Honoring Who We Are
I’d like to add, as I feel it is necessary, that conventional medicine still fulfills a service for our society and will continue to provide this necessary role in heroic measures to save lives in extreme, acute emergency situations. I myself would not hesitate to refer a beloved family member, patient, or friend to a conventional medical doctor if I thought their life was in danger and the tools I had as a naturopathic doctor and homeopath were insufficient to save their life.
That aside, it’s quite clear that the conventional healthcare system is badly decrepit and ineffective at dealing with chronic ailments and many acute ailments as well, like the common cold and flu; yet people still inject it with life force by continuing to value it as the authority on health.
I predict we will never, ever change the opinion of those who still fail to see the false gods in conventional medicine and who maintain it as the authority on medicine. And, so, that should not be our goal. The naysaying opponents of mind-body vitalism are not even looking at the whole picture. It’s a sclerotic prejudice that is very hard to root out. Being so unflinching at discrediting us, they will not be satisfied until we are fastened tightly to their short leash, begging for our food, and rolling over and playing dead at their behest. It’s the same as those who target and condemn homeopathy as pseudoscience. They are not looking at all the existing scientific evidence, research, and published significant historical successes of homeopathy in times of major epidemics.16,17 The evidence for homeopathy is undeniable.18 So, then, how can anyone deny it? The ignorance of these facts is not scientific. It’s not even logical. The sad part is that, instead of leading humanity into healthier pastures, we are kowtowing to unscientific, willfully ignorant, and hateful prejudices.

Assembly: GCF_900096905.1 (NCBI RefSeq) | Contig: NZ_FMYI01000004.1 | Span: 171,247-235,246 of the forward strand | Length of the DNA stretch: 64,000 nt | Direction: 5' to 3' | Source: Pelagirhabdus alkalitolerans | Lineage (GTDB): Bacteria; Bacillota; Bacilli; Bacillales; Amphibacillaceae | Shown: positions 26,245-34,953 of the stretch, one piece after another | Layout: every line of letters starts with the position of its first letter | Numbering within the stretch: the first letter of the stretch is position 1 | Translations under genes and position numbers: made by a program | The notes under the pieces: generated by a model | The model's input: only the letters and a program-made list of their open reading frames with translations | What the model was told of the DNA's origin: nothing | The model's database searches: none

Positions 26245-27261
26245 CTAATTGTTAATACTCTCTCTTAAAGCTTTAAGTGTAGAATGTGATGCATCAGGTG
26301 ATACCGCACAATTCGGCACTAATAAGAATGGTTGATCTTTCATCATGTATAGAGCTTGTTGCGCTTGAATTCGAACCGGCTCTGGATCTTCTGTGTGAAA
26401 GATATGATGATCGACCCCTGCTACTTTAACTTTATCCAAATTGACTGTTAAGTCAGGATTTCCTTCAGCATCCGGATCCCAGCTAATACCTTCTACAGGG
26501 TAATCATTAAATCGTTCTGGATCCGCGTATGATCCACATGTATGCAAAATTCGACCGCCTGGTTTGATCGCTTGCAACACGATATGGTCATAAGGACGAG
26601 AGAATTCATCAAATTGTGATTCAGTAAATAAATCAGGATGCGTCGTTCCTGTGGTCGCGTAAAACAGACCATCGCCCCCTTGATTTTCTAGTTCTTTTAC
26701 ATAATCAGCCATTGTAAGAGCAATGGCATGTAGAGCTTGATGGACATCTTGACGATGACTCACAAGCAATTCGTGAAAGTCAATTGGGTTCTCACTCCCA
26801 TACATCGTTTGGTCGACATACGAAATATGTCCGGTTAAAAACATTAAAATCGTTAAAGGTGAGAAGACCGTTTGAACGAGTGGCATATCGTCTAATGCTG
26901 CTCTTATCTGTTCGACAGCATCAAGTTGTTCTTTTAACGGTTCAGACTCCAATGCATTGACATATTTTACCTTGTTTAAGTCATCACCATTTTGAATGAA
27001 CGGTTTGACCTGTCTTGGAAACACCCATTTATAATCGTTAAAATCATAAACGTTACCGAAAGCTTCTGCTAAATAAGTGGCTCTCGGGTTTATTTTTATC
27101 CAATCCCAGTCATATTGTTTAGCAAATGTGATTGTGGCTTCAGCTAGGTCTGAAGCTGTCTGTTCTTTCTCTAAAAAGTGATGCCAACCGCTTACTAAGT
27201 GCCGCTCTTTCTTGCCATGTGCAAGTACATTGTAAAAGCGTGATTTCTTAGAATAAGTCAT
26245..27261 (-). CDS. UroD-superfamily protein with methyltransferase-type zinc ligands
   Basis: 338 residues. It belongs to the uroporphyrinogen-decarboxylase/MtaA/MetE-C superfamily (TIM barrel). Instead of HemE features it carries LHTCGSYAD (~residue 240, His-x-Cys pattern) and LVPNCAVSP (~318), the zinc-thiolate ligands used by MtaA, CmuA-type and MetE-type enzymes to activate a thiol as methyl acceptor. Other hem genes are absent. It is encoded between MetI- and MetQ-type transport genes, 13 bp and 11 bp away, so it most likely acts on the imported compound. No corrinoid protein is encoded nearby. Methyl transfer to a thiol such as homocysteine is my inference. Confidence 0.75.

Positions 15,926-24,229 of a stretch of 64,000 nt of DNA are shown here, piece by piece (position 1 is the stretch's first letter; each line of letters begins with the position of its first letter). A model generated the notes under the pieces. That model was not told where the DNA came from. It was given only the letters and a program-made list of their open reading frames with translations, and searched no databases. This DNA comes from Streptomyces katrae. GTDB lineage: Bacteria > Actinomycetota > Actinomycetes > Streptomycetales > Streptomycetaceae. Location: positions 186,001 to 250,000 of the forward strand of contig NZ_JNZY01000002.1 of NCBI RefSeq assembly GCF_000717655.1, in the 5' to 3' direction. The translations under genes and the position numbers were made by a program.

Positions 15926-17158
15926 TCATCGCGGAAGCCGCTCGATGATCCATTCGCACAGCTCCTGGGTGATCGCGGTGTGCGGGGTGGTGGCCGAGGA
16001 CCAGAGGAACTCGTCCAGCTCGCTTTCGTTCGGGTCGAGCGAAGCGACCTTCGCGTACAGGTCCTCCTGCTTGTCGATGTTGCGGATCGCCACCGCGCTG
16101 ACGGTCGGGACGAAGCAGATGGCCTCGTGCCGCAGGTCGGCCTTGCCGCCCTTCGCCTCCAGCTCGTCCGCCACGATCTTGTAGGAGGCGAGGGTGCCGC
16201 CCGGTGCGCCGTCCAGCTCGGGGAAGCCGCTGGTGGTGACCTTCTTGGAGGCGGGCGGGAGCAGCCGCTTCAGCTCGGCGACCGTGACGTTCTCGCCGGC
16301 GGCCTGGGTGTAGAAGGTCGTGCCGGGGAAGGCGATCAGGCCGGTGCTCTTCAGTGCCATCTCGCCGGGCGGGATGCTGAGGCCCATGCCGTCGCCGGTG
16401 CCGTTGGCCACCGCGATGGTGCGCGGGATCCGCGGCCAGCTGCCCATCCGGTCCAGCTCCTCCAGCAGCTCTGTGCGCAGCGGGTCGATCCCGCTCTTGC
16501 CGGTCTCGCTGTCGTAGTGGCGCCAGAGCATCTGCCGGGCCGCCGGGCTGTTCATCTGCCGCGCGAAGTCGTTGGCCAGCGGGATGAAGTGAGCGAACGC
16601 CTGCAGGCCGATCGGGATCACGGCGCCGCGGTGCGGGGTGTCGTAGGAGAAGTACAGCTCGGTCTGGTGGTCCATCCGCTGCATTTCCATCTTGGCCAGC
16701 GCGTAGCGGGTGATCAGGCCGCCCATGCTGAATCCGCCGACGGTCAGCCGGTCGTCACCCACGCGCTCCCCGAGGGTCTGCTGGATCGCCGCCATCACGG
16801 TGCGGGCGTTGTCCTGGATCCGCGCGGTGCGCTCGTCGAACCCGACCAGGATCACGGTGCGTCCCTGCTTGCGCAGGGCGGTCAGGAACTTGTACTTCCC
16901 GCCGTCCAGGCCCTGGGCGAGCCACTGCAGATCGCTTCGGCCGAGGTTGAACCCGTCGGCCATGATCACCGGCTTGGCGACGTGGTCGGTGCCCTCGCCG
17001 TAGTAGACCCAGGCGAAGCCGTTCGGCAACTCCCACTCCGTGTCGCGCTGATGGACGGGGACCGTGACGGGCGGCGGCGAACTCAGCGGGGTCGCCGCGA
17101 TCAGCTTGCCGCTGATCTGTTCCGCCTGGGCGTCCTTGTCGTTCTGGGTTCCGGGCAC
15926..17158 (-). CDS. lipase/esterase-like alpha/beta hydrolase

The hard lesson now is that even though it’s more difficult and perhaps even more frightening to some, true and lasting reward always comes from embodying one’s true nature. And there is no coincidence that this lesson is the most important element for the health and well-being of any patient.
Moshe Daniel Block, ND, HMC
- Constantine Hering, M.D. WholeHealthNow Web site. http://www.wholehealthnow.com/bios/constantine-hering.html. Accessed March 22, 2017.
- Handbook of Accreditation for Naturopathic Medicine Programs. January, 2017. Council on Naturopathic Medical Education; Great Barrington, MA. Available at: http://www.cnme.org/resources/2017_cnme_handbook_of_accreditation.pdf. Accessed March 22, 2017.